# Geometry Kite by mathedutireteam

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Geometry Kite
A kite is a quadrilateral whose four sides can be grouped into two pairs of equal-length sides that are
adjacent to each other. In contrast, a parallelogram also has two pairs of equal-length sides, but they are
opposite each other rather than adjacent. Kite quadrilaterals are named for the wind-blown, flying kites,
which often have this shape and which are in turn named for a bird. Kites are also known as deltoids,
but the word "deltoid" may also refer to a deltoid curve, an unrelated geometric object. A kite, as
defined above, may be either convex or concave, but the word "kite" is often restricted to the convex
variety. A concave kite is sometimes called a "dart" or "arrowhead", and is a type of pseudotriangle.

If all four sides of a kite have the same length (that is, if the kite is equilateral), it must be a rhombus. If
a kite is equiangular, meaning that all four of its angles are equal, then it must also be equilateral and
thus a square. The kites that are also cyclic quadrilaterals (i.e. the kites that can be inscribed in a circle)
are exactly the ones formed from two congruent right triangles. That is, for these kites the two equal
angles on opposite sides of the symmetry axis are each 90 degrees.[1] These shapes are called right
kites. An equidiagonal kite that maximizes the ratio of perimeter to diameter, inscribed in a Reuleaux
triangle Among all quadrilaterals, the shape that has the greatest ratio of its perimeter to its diameter is
an equidiagonal kite with angles π/3, 5π/12, 5π/6, 5π/12. There are only eight polygons that can tile the
plane in such a way that reflecting any tile across any one of its edges produces another tile.
Know More About :- Relation and Function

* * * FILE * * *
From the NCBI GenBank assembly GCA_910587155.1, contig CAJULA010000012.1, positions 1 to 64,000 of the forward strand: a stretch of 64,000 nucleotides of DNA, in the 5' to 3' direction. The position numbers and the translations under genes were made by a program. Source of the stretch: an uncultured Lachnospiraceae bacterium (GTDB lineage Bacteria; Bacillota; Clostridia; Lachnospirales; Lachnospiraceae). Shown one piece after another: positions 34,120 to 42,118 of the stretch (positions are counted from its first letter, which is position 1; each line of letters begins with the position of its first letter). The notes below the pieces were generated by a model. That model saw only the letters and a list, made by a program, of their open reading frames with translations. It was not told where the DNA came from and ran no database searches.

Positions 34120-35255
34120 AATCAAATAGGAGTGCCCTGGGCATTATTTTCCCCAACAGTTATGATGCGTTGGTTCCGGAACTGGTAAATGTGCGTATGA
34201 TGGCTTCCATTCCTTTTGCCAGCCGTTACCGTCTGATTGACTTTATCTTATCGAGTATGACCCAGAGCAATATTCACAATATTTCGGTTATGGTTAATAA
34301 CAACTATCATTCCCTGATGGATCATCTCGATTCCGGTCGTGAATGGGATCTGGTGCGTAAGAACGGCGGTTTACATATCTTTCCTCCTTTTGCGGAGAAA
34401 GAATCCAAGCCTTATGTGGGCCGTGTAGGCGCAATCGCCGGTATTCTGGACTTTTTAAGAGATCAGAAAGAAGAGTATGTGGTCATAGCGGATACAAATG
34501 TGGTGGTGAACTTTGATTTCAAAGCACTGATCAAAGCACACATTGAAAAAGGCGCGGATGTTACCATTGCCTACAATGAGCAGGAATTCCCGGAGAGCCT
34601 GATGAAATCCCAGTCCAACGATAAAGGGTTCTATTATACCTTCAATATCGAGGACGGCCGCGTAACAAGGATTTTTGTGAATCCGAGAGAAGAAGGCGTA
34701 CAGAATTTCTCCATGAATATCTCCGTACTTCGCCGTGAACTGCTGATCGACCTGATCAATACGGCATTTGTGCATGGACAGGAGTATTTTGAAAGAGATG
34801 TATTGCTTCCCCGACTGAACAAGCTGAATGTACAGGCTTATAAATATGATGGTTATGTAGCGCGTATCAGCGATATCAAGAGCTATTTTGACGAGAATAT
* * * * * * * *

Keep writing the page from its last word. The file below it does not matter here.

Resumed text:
Math.Edurite.com                                                                 Page : 1/3
Characterizations: A quadrilateral is a kite if and only if any one of the following conditions is true:
Two disjoint pairs of adjacent sides are equal (by definition). One diagonal is the perpendicular bisector
of the other diagonal.[5] (In the concave case it is the extension of one of the diagonals.) One diagonal
is a line of symmetry (it divides the quadrilateral into two congruent triangles). One diagonal bisects a
pair of opposite angles.

Symmetry :- The kites are the quadrilaterals that have an axis of symmetry along one of their
diagonals.[7] Any non-self-crossing quadrilateral that has an axis of symmetry must be either a kite (if
the axis of symmetry is a diagonal) or an isosceles trapezoid (if the axis of symmetry passes through the
midpoints of two sides); these include as special cases the rhombus and the rectangle respectively,
which have two axes of symmetry each, and the square which is both a kite and an isosceles trapezoid
and has four axes of symmetry.[7] If crossings are allowed, the list of quadrilaterals with axes of
symmetry must be expanded to also include the antiparallelograms.

Basic properties :- Every kite is orthodiagonal, meaning that its two diagonals are at right angles to
each other. Moreover, one of the two diagonals (the symmetry axis) is the perpendicular bisector of the
other, and is also the angle bisector of the two angles it meets. One of the two diagonals of a convex
kite divides it into two isosceles triangles; the other (the axis of symmetry) divides the kite into two
congruent triangles. The two interior angles of a kite that are on opposite sides of the symmetry axis are
equal.

Area :- As is true more generally for any orthodiagonal quadrilateral, the area K of a kite may be
calculated as half the product of the lengths of the diagonals p and q. Alternatively, if a and b are the
lengths of two unequal sides, and θ is the angle between unequal sides .

Tangent circles : - Every convex kite has an inscribed circle; that is, there exists a circle that is tangent
to all four sides. Therefore, every convex kite is a tangential quadrilateral. Additionally, if a convex kite
is not a rhombus, there is another circle, outside the kite, tangent to the lines that pass through its four
sides; therefore, every convex kite that is not a rhombus is an ex-tangential quadrilateral. For every
concave kite there exist two circles tangent to all four (possibly extended) sides: one is interior to the
kite and touches the two sides opposite from the concave angle.